“How can I maximize my summer experience through internships?”
    “What do I want to do after graduation?”
    “Should I go to graduate school?”

    • For more information about internships, click here.  Note that students may complete internships for credit or pay, but not both.
    • For more information about research, click here.
    • For more information about careers, click here.
    • Coming soon, more information about graduate school.
    • Discuss questions about your major and if it’s the right choice for you with your faculty advisor or Director of Undergraduate Studies Joanne Selinski.
    • The Career Center offers career planning and research, networking and why it’s important, resume critiques, interviewing, career fairs, and employer information sessions.
    • Alumni are a rich source of career opportunities. Connect with the Johns Hopkins Society of Engineering Alumni.
    • Watch your e-mail for internship and job opportunities
  • Most undergraduate students are paid by the hour and must record and submit their hours weekly.  You must be eligible for student employment in order to fill any of these positions.

    Hourly Positions
    Undergraduate students primarily work as course assistants or research assistants in CS. Payrates vary between $10-$15 per hour, depending on the position.

    • Course Assistant application – we hire a small army to help with almost every course in the department.  Students must be rehired for each semester they work as a course assistant.
    • Research positions are sometimes advertised via email, but are mostly obtained through direct contact with professors.  See our research page for more details.

    Getting on Payroll

    Students must complete a federal I-9 form in Student Employment the first time they work at JHU and after every lapse in work that is at least one full semester long.  This process must be completed before the student begins work in the department.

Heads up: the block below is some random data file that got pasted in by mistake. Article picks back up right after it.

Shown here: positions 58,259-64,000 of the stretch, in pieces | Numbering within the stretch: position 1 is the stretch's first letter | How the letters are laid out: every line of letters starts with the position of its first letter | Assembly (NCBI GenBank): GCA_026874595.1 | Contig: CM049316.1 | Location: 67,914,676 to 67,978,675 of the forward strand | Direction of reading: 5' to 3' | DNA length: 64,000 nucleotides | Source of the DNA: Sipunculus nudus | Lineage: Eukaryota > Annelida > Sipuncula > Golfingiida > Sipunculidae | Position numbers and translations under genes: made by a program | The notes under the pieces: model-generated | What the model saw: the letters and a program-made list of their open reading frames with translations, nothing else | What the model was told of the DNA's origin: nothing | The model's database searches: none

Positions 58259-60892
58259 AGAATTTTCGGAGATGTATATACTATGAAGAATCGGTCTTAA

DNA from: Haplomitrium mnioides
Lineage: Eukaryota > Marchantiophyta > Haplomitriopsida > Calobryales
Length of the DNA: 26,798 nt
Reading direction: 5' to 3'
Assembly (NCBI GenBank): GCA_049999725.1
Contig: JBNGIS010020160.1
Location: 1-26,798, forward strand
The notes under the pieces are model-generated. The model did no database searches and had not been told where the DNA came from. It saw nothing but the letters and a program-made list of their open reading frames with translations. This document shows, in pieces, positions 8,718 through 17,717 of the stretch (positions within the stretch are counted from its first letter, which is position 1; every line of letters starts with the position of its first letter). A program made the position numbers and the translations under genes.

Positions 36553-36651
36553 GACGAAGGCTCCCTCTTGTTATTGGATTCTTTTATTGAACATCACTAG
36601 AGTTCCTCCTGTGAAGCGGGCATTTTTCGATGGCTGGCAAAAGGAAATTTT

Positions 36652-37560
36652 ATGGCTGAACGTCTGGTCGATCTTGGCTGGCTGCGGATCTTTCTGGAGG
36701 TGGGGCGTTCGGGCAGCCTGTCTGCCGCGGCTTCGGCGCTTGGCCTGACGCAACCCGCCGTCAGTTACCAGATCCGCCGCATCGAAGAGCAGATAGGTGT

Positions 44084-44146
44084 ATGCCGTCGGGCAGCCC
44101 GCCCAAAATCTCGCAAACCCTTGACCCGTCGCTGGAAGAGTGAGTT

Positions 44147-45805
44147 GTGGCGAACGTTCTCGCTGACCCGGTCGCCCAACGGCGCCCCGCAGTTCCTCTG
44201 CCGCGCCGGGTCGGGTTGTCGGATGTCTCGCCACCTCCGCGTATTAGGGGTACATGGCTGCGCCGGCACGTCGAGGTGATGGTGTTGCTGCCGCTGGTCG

How to Submit Hours

    Coming soon…

    Once hours have been verified through the department, paychecks will be available through student employment according to their scheduled paydates.  See here for details, including setting up direct deposit.

  • Occasionally, students may feel overwhelmed by the rigors of education, especially if coupled with outside stresses like health and family concerns.  Johns Hopkins offers a host of resources where you can ask for and receive help.

    If you need someone to listen, you can talk to your advisor and Director of Undergraduate Studies Joanne Selinski.  Sometimes, venting to someone may be all you need.

    Other times, though, you may want to talk to someone who is trained to help people in distress.  View these pages for information and hours:

  • That big day at the end of a student’s four years at Johns Hopkins culminates in the celebration called graduation and commencement.

    Timeline to Graduation

    • Submit the Application to Graduate when notified by the Whiting School.  Information is available on the Graduation Eligibility and Application page.  Make sure you correctly note BS or BA degree as a CS major.
    • November – seniors send their completed “major worksheet” to Director of Undergraduate Studies Joanne Selinski, who will review (in January) and confirm that they are on track to graduate.
    • March – the department certifies graduation eligibility.
    • April/May – seniors complete Exit Surveys.

    Celebrations

    • Obtain your diploma at Johns Hopkins Commencement.
    • Join your family and friends at the CS reception.  Graduates will receive an invitation in mid-Spring.

    Early/Late Graduation

    • Submit the application to graduate the semester before you intend to finish.
    • Review your completed “major worksheet” with Director of Undergraduate Studies Joanne Selinski the semester before you intend to finish.